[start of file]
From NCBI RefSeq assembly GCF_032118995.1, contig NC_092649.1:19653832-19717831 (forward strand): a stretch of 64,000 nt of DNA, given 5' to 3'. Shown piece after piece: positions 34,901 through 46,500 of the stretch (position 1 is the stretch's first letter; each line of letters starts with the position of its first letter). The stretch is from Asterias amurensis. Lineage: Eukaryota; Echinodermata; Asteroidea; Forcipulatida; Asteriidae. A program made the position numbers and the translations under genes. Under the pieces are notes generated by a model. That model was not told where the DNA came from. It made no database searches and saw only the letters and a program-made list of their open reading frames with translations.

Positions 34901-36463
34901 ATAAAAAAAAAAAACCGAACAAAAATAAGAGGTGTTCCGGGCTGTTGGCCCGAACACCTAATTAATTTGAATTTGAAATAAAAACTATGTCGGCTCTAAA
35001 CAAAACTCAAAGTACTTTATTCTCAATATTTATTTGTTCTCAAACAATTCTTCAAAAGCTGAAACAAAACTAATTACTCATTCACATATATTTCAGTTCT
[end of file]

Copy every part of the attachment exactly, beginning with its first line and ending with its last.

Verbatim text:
From NCBI RefSeq assembly GCF_032118995.1, contig NC_092649.1:19653832-19717831 (forward strand): a stretch of 64,000 nt of DNA, given 5' to 3'. Shown piece after piece: positions 34,901 through 46,500 of the stretch (position 1 is the stretch's first letter; each line of letters starts with the position of its first letter). The stretch is from Asterias amurensis. Lineage: Eukaryota; Echinodermata; Asteroidea; Forcipulatida; Asteriidae. A program made the position numbers and the translations under genes. Under the pieces are notes generated by a model. That model was not told where the DNA came from. It made no database searches and saw only the letters and a program-made list of their open reading frames with translations.

Positions 34901-36463
34901 ATAAAAAAAAAAAACCGAACAAAAATAAGAGGTGTTCCGGGCTGTTGGCCCGAACACCTAATTAATTTGAATTTGAAATAAAAACTATGTCGGCTCTAAA
35001 CAAAACTCAAAGTACTTTATTCTCAATATTTATTTGTTCTCAAACAATTCTTCAAAAGCTGAAACAAAACTAATTACTCATTCACATATATTTCAGTTCT